Taking Penalties: Part One

The English might be grateful to Sepp Blatter for threatening the end of the penalty shoot out. It’s been our downfall on five separate occasions, and in each case bar 1998, victory would have left a tournament open at our feet. Since watching the last episode in this sequence, I’ve been working on a mix of old and new ideas in the search for a solution. It’s time for me to roll out what I’ve come up with. The question is, what happens when an otherwise confident, talented player crumbles under the pressure of a shoot-out (or other such situation) – can we define what is going on in a way that we can use to offset that crumbling and give the player the mental space he needs to succeed in his difficult task?
Most of what you’ll read about this is simply question-begging. Simply to say that one player is “more confident” in such situations gets us absolutely nowhere. It tells us nothing, gives us nothing we can use. And to follow that up with saying that it’s impossible to legislate for penalties, that there’s no effective way to prepare for them, is less a professional viewpoint than a counsel of despair. It reflects only the English professional’s willingness to do any strange form of physical exercise available, to attempt any crank diet, to take on any kind of performance supplement yet rear up in horror at the merest hint of psychology.
A combination of research and my own subjective clinical experience have led me to believe as follows:

  • I know, specifically, what is happening to players as they approach penalties, or other high-pressure moments. What’s happening with players who crumble and players who remain cool can be rationally differentiated, and is reasonably consistent and predictable.
  • I have a specific set of techniques that, if applied, will give a player infinitely more emotional control over himself in those pressure moments, and, if he/she chooses, at other times.

I’m going to go through this in a series of posts, step by step, but for today, I’m going to satisfy myself with a couple of short extracts that might give a hint as to where this is going.

The first comes from chapter seven of Antonio Damasio’s pioneering book on the relationship between emotion and cognition, Decartes’ Error, published in 1994. He’s talking about feelings and the physical body:

..(What makes feelings) different is that they are first and foremost about the body, that they offer us the cognition of our visceral and musculoskeletal state as it becomes affected by preorganised mechanisms and by the cognitive structures we have developed under their influence. Feelings let us mind the body, attentively, as during an emotional state, or faintly, as during a background state. They let us mind the body “live”. when they give us perceptual images of the body, or “by rebroadcast,” when they give us recalled images of the body state appropriate to certain circumstances, in “as if” feelings.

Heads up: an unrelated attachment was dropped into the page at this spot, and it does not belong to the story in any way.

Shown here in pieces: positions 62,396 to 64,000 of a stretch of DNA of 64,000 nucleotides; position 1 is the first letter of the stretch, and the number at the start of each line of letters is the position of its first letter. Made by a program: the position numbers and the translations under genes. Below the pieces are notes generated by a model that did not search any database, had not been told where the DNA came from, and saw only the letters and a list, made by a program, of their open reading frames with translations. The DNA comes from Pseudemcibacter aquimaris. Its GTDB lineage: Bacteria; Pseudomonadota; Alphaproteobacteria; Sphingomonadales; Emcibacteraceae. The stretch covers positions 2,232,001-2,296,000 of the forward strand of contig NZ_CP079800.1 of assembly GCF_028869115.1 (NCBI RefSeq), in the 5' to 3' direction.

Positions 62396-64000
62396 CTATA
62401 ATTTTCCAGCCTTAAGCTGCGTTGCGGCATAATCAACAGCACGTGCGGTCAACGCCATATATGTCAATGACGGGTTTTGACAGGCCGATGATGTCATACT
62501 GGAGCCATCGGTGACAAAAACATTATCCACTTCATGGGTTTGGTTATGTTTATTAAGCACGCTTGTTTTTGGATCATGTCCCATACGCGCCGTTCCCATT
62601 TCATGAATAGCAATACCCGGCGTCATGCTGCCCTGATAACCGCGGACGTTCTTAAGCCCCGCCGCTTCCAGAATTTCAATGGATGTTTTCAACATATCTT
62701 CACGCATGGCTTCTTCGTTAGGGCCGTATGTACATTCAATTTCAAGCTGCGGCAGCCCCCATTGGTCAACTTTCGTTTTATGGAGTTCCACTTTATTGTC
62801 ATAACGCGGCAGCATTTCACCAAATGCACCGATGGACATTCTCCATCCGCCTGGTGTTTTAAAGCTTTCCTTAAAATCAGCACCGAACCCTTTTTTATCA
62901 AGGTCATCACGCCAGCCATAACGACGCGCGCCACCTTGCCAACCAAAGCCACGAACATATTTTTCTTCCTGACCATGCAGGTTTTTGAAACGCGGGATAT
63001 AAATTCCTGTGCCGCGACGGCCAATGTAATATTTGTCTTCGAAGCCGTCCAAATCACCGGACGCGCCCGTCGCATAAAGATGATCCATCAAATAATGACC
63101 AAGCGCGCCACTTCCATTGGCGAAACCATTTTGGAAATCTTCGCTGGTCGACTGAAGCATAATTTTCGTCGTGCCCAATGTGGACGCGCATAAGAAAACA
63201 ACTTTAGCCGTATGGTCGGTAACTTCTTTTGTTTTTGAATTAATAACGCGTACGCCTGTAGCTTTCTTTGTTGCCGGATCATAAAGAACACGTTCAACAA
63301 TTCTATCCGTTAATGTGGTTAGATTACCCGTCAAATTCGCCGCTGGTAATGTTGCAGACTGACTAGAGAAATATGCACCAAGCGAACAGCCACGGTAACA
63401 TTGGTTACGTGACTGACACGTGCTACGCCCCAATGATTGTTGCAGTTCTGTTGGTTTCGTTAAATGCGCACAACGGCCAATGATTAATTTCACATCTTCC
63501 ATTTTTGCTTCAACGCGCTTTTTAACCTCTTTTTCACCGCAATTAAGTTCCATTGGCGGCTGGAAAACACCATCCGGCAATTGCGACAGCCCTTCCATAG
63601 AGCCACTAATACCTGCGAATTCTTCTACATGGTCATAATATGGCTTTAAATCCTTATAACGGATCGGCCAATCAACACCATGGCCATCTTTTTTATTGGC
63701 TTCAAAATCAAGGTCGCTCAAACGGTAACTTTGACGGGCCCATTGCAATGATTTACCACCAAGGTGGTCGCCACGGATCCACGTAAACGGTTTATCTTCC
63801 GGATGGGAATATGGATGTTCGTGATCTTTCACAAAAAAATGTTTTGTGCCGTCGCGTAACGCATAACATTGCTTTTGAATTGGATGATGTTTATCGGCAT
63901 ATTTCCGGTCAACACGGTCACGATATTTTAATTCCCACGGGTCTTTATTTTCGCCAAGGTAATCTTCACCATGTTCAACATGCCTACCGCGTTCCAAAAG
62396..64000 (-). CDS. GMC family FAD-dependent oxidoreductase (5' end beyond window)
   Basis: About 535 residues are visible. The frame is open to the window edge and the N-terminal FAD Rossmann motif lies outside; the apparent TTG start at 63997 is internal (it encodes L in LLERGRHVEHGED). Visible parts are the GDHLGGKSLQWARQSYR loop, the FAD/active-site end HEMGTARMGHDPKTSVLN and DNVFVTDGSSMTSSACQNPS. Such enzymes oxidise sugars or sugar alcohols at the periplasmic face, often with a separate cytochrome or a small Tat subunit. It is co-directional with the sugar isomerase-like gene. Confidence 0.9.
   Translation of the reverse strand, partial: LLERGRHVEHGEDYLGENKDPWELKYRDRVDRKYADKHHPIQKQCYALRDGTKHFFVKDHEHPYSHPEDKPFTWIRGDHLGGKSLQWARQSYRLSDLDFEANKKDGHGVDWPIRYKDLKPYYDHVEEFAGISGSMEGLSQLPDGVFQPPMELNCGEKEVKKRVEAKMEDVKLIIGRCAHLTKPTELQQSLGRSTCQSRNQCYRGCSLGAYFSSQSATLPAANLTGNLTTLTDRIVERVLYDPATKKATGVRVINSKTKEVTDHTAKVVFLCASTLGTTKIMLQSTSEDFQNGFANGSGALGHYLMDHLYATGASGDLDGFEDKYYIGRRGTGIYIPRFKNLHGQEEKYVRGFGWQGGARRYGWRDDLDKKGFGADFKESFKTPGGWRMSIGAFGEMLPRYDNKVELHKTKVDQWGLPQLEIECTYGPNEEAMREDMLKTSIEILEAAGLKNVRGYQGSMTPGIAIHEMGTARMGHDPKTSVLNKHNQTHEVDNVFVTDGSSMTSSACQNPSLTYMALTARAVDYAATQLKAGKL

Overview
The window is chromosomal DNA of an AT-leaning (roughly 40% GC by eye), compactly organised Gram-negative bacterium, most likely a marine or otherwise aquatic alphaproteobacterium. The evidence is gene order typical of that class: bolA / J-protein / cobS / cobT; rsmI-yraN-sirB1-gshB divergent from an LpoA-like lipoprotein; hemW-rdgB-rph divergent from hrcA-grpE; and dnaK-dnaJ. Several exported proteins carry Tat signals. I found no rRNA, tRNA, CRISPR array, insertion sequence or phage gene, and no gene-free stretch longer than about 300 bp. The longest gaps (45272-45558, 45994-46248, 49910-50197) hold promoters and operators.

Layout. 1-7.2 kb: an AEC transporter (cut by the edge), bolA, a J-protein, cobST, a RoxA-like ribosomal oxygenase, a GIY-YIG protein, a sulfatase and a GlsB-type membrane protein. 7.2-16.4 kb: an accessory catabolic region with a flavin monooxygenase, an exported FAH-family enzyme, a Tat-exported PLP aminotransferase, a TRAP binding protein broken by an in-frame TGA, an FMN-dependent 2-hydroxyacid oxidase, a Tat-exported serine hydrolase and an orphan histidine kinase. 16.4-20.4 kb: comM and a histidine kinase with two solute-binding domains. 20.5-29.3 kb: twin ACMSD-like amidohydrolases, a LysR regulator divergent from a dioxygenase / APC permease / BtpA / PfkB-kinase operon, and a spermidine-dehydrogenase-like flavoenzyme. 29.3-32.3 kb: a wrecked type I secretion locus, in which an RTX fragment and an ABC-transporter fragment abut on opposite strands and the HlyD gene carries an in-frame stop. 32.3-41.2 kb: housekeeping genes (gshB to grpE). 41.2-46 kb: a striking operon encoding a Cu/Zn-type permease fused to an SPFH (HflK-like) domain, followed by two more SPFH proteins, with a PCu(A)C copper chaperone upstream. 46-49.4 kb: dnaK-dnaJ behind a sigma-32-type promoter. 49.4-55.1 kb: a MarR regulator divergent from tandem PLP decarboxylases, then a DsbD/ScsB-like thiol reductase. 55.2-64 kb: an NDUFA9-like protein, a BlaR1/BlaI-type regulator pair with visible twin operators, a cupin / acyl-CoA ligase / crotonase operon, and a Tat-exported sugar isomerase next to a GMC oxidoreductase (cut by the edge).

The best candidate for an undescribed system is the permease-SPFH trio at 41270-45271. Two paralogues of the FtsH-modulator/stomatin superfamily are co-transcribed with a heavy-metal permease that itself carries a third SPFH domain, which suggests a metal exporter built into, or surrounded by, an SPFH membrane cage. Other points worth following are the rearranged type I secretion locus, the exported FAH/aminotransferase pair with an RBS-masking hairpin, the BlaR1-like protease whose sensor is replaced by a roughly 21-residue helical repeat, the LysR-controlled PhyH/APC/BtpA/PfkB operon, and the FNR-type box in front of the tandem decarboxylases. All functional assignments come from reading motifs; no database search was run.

Feelings offer us a glimpse of what goes on in our flesh, as a momentary image of that flesh is juxtaposed to the images of other objects and situations; in so doing, feelings modify our comprehensive notion of those other objects and situations. By dint of juxtaposition, body images give to other images a quality of goodness or badness, of pleasure or pain.

Essentially, the brain collates nerve impulses etc. to create a coherent internal mental representation of the current state of the body. The brain can also summon up coherent mental representations of the past state of the body, and the potential state of the body in imagined scenarios. Implicit in this is the way the brain ascribes a value to objects, situations, and indeed the body itself.

I’ll be coming back to this, in particular, in later posts, but first here’s former England captain David Platt on the topic of former England captain Alan Shearer, taken from Grout and Perrin’s entertaining book Mind Games:

When Alan misses a chance he just “blows” it away. He breathes and it is gone. He sniffs up his nose and that is his way of saying it’s gone. He just moves on from there thinking he’ll get another chance, he’ll get another goal.

That image is perhaps better after breakfast, but it is significant, and I’ll be elaborating on why in future posts.

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7 responses to “Taking Penalties: Part One

  1. It is very simple. You take a penalty like a corner. Run at it from an angle. You heard it here first.

  2. Quite so, Pierre, although I imagine that sending over an accurate cross is quite hard enough from the corner flag, and harder still from the penalty spot. Definitely a job for Peter Crouch.

  3. Think about the short distance involved. It can’t be that difficult to put the ball in the air past the goalkeeper who also can’t guess which way youu’re going to put it. I’d say it works for me but I just talk a great game.

  4. You might be interested in Ken Bray’s scientific breakdown of penalty-taking in his recent book “How to Score: Science and the Beautiful Game”, which discusses exactly what you’re exploring there. My interest lies in why players who are used to pressure, used to penalties, etc., crumble so dramatically in shoot-outs, and what can be done about it. It’s a psychological rather than a technical question. I’m aware of the near-phobic reaction of English football to anything psychological (which gets instantly related to the madhouse) but that’s what this site exists for – to do something small to change that attitude.

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